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Preventive treatment of migraine in children

Kenneth J Mack, MD, PhD
Section Editors
Marc C Patterson, MD, FRACP
Jerry W Swanson, MD, MHPE
Deputy Editor
John F Dashe, MD, PhD


Migraine is a common acute and recurrent headache syndrome in children. It is characterized by severe periodic episodes of headache accompanied by nausea, vomiting, photophobia, and phonophobia, and relieved with sleep. In children, it may last from 2 to 72 hours (sometimes shorter), is often bilateral, and often occurs without aura [1].

The management of migraine consists of general lifestyle measures, abortive treatment, and preventive treatment. An individual patient may need all three approaches. Unfortunately, there are limited data from controlled, randomized, and blinded trials regarding treatment of migraine in children and adolescents [2-4]. Thus, most management recommendations are based upon experience in adults.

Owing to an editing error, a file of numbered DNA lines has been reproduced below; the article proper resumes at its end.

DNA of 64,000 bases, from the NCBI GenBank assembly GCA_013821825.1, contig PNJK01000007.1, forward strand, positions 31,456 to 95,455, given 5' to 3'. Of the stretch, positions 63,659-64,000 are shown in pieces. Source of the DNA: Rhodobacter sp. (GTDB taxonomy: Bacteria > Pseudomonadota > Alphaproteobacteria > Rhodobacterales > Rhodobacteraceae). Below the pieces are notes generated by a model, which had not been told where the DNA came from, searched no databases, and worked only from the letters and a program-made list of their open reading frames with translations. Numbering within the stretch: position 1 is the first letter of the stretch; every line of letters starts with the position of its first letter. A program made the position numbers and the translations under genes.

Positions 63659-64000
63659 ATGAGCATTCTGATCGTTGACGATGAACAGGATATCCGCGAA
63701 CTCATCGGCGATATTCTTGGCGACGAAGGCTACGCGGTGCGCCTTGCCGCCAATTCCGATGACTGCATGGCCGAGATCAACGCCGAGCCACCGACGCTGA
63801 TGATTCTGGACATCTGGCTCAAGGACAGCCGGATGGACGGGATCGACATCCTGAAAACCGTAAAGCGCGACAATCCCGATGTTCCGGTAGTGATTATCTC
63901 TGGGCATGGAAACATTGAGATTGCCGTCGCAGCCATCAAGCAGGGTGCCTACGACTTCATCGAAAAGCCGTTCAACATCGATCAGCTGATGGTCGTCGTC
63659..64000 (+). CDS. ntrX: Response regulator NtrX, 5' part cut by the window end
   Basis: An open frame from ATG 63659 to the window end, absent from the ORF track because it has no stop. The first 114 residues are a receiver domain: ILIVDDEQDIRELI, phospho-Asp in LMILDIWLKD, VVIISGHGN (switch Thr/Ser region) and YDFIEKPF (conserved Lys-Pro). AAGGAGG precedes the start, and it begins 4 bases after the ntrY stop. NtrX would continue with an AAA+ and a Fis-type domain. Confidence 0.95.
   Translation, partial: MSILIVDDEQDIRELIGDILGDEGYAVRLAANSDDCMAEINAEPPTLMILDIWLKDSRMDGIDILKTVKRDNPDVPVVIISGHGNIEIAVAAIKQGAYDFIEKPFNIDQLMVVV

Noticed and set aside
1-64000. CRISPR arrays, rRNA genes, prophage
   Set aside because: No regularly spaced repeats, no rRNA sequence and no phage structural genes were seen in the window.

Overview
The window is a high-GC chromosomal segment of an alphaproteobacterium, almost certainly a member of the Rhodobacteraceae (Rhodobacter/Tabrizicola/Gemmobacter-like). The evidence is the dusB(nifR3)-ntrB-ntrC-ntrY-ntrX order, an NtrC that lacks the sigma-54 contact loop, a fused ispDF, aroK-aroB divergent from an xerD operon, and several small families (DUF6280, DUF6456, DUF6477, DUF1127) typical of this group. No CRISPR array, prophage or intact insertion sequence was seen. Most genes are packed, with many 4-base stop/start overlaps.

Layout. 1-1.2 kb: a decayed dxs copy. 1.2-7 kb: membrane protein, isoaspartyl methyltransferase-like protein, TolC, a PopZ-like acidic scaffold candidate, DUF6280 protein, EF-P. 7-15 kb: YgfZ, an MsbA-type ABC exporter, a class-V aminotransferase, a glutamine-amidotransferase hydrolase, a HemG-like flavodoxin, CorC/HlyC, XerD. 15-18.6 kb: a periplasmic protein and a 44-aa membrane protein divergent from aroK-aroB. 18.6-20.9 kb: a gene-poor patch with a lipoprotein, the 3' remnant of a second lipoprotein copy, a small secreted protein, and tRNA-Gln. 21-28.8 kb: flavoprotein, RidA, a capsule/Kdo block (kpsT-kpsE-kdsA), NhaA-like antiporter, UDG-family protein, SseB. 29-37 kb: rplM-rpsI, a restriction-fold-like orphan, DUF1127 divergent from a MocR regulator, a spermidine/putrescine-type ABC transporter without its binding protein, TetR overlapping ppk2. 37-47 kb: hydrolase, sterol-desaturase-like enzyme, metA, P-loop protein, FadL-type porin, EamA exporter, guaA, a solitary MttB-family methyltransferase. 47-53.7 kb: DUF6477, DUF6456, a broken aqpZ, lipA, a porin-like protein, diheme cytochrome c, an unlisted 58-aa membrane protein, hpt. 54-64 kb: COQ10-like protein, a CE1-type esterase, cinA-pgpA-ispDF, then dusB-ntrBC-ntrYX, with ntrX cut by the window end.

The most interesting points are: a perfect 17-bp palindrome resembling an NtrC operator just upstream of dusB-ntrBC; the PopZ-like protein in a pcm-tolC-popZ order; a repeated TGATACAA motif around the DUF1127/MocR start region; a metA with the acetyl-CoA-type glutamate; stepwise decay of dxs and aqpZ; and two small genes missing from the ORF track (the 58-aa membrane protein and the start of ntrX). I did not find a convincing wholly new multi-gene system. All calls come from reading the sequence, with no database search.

The preventive treatment of migraine in children is reviewed here. Other aspects of pediatric migraine are discussed separately. (See "Classification of migraine in children" and "Pathophysiology, clinical features, and diagnosis of migraine in children" and "Acute treatment of migraine in children".)


Indications for preventive therapy of migraine include the following:

Frequent or long lasting migraine headaches

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Literature review current through: Nov 2017. | This topic last updated: Nov 14, 2016.
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